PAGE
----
Salom Girls and Boys,
So much has happened, and there have been so many adventures, I don’t quite know where to start.
Everywhere we go people come up and talk to us. We go places where there are many boys and girls on school outings. The boys are all together, and the girls are all together. The boys all wear western clothes like you do. The young girls wear uniforms. I’ve seen the young ones in blue pants and a shirt/jacket top of pink, and other groups of girls in light blue. All girls these ages wear a white one piece scarf that has an opening for their face. I’ll show you one I bought in black that grown up women to wear. When girls are older they wear black scarves and long coats and black pants.
These bunches of children come running up to us wherever we go. Of course, if girls are gathering around, there are no boys, or vice versus. “How are you?” they ask. “Where are you from?” Sometimes that’s as far as we get. Other times they may have more English and then they ask us other questions, “How do you like Iran?” “What is your favorite color?” “What is your name?” Of course, that is more English than I have Farsi.
Then I pull out your letters. Wow! Do their faces light up. They run off and show each other what they got. Then I get them to line up holding their letters so I can get a picture. We are making friends.
At a park in Esfahan I was stopped by a group of young high school girls and their teacher, all dressed in black. They all spoke English, and their teacher was especially fluent. I passed out most of the letters from Mrs. Kingsbury’s class because you boys and girls are older than Ms. Taylor’s class, and so there was much writing for these English speaking students to read. They were so excited. They asked for e-mail addresses. So I gave the teacher Mrs. Kingsbury’s e-mail address. She gave me her address. It is email@example.com. Perhaps she and her students will write you, or you might want to write them.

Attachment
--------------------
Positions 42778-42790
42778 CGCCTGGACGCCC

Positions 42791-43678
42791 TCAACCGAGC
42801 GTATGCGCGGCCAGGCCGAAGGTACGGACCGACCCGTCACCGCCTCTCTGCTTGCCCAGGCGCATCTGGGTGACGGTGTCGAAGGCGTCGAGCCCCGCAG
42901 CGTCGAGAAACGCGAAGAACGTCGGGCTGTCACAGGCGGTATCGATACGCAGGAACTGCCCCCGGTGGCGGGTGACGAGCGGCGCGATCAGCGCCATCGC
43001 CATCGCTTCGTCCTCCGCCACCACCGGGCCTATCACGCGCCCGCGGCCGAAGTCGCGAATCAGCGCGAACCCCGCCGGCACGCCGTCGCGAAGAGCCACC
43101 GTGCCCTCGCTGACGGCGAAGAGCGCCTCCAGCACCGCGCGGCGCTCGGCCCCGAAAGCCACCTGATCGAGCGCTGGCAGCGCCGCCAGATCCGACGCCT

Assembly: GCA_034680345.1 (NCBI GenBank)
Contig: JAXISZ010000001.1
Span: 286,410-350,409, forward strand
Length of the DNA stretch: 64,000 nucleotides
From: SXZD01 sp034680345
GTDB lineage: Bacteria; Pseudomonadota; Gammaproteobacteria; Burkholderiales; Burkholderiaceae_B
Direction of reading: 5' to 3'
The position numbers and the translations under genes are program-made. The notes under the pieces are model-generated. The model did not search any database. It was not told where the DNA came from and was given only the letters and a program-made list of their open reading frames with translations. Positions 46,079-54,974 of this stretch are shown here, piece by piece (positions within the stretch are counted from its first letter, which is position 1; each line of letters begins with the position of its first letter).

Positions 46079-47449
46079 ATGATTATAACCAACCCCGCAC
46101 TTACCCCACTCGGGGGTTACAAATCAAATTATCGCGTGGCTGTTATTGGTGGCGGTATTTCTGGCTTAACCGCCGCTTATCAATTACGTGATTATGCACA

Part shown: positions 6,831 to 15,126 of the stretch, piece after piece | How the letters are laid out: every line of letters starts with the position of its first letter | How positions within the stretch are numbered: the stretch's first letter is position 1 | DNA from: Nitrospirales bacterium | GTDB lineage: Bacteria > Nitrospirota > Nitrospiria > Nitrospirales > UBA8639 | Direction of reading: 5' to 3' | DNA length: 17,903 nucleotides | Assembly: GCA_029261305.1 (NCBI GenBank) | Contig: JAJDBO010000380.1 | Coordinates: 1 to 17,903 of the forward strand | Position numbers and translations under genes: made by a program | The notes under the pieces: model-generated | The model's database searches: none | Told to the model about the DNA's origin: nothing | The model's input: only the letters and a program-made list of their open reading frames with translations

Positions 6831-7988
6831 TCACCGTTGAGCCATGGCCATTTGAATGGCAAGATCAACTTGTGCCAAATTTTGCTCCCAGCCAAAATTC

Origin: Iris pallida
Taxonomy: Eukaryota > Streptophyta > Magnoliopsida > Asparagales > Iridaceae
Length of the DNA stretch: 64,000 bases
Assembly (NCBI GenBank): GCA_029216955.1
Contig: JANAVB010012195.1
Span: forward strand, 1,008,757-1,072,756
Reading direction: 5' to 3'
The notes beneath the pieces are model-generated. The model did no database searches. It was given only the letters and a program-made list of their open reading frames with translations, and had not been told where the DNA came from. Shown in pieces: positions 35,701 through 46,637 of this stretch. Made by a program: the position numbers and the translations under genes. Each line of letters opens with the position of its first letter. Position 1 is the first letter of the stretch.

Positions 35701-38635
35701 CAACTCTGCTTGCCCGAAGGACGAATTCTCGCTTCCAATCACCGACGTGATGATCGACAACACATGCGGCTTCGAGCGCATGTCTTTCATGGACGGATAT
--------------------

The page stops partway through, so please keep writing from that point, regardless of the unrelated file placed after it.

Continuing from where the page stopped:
I don’t think I told you about the passport story. The visa applications had to go to Washington, D.C. to the Pakistani Embassy’s Iranian Room. We had to send our passports with the application. Everything was going fine until the Presidetn of Iran decided to extend the Iranian new year called No Rooz an extra week. For two weeks it was holiday all over Iran. It was also the two weeks before we were to leave for Iran. Would we get our passports and visas back in time to go? It was nip and tuck! My passport arrived at my house on Monday at 8:00 a.m. Two hours later I left for the airport! That was cutting it close. Little adventures like that make traveling fun.
I will answer two questions you asked, one was about food and the other was about sports. The children here love ice cream, in bars, in sugar cone bowls, in ice cream sandwiches. They drink Cola and Fanta. Every meal has rice with saffron. Special yummy sauces are made to go over chicken and lamb. Salads are really delicious and they always come with a pink dressing. Yogurt comes in different ways. There is a yogurt drink that is rather sour to my taste.
We ate one meal in a Persian restaurant. We sat on a raised platform, leaned against bolster pillows and did our best to tuck our feet in and eat from dishes placed on a plastic sheet over the carpet that covered the platform. I watched Iranians eat this way with great ease and enjoyment. They spend much more time sitting on the floor living their lives than we do, and so are more limber.
Sports: Soccer. Boys and girls play on separate teams. For professional soccer, if women are allowed to watch, it is in a special section. Basketball is popular, bicycle riding. Chess in the form we play today came from Persian (Iran).
That’s all for now.
Travelin’ Grandma, Diane